Big operators like Denmark’s A.P. Moeller-Maersk A/S and China’s Cosco Shipping Holdings might absorb the financial toll by parking their ships, Kumar explains.

But “smaller companies that depend more fully on business with China have little room to hide,” he says. “Those companies may have only a handful of ships, but they make up a critical piece of the global trade. They shuttle containers and commodities on regional trade lanes in the shadows of the big routes.”

Thuerwaechter, who as of press time said he was shipping 15 containers from Shanghai to Europe, says the situation is beginning to normalize, but is not near 100%. Shipping delays are between two and four weeks right now, he estimates.

“Many major shipping companies expect that once the epidemic starts winding down in China, which it looks like is already happening, they expect a weak recovery in March and a sharp rebound in April,” Kumar adds. “I believe that things will get close to normal around mid-April for shipping companies.”

How Do Shippers Cope?

Assuming the sharp shipping rebound happens in mid-April, other challenges will soon follow.

Shipping prices are expected to escalate. Thuerwaechter says shipping prices are already up 4% to 6%, and in some cases even as high as 5% to 10%. Location is a big factor in the variance. “European companies are increasing prices because they believe there will be a shortage,” he says. “And China has plenty of product, so they are actually starting to lower prices to move product.”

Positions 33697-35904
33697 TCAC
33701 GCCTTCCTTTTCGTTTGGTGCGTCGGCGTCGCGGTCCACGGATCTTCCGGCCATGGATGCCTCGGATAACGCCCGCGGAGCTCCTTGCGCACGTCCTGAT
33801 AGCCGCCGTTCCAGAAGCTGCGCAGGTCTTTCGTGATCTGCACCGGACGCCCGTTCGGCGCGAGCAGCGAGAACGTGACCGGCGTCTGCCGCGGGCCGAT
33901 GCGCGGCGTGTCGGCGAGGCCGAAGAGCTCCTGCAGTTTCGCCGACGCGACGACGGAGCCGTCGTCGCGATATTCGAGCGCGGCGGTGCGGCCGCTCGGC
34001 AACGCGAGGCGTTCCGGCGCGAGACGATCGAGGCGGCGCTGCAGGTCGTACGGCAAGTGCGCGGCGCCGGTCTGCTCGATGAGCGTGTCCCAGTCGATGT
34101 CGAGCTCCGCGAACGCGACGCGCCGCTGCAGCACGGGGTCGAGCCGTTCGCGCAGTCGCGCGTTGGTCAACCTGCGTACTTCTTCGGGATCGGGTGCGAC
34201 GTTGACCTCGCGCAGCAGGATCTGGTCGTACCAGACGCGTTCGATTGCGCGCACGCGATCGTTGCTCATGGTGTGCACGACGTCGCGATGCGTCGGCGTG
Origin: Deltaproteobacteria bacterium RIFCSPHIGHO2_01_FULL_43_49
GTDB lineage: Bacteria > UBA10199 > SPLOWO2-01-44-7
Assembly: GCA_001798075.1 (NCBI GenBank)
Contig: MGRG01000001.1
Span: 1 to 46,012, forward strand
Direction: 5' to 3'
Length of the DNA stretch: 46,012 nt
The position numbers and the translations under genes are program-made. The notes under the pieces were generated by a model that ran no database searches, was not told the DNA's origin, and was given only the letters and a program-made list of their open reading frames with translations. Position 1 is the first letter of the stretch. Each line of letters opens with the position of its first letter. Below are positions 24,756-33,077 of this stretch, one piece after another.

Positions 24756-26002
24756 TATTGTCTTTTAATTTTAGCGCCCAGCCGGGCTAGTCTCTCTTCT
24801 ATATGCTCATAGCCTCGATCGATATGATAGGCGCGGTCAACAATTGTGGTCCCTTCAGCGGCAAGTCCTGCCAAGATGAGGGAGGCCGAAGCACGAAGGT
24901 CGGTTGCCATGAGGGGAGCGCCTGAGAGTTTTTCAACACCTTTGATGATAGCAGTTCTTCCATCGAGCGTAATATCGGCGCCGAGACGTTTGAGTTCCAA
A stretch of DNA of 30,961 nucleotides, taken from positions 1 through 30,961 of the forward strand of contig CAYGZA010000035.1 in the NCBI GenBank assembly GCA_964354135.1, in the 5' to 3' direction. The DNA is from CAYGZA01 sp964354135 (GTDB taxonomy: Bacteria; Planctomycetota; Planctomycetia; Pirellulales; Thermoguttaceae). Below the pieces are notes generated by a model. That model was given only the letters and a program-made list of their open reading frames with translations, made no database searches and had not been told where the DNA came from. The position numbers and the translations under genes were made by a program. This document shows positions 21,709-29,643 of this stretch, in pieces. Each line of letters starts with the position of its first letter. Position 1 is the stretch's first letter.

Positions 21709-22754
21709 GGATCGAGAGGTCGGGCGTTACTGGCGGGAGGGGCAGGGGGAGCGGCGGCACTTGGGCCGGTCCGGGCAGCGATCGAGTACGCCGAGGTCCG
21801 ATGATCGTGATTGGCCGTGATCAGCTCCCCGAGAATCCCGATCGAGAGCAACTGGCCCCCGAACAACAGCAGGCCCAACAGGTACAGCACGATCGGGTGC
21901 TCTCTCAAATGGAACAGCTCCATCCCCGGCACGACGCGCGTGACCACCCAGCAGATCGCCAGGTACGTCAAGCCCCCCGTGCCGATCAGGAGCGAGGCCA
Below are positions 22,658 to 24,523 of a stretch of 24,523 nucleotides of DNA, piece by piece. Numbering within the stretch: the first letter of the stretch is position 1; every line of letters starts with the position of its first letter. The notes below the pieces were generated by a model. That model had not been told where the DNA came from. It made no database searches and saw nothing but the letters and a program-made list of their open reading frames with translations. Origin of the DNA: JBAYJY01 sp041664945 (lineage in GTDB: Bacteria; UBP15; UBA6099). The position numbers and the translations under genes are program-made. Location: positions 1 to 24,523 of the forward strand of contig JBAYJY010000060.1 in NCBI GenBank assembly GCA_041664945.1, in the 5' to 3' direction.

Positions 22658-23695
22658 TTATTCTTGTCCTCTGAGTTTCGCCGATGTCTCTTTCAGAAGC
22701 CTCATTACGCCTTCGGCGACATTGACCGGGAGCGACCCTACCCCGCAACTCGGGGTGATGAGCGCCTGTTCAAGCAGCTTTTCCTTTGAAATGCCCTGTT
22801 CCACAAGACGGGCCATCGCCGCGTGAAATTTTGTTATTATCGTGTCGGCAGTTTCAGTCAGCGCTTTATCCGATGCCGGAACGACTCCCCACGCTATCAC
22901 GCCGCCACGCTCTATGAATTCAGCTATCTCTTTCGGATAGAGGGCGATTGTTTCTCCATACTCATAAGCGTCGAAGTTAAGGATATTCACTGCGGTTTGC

Amplification of prices is inevitable, Kumar says, adding: “After all, this will be an opportunity for many shippers to recoup their losses.”

Capacity issues will also come into play.

So how do shipping companies cope? An important buzzword in supply chain management has been resilience, says Goker Aydin, an expert in operations management and business analytics from the Johns Hopkins University’s Carey Business School.

While this situation is not something one could fully anticipate or plan for, “a resilient supply chain must be able to detect early warning signs of a disruption and it must respond by shifting production to alternative sources,” Aydin says. “It must have either a diversified supply base or some contingency plan to utilize backup suppliers.”

But for a business to detect that a disruption is on the horizon, it must have a good handle on what its supply chain looks like. “It’s not enough to know your suppliers; you must also know who your supplier’s suppliers are, and so on,” Aydin points out. “Without that kind of detailed map of the supply chain, it is difficult to know the variable links.”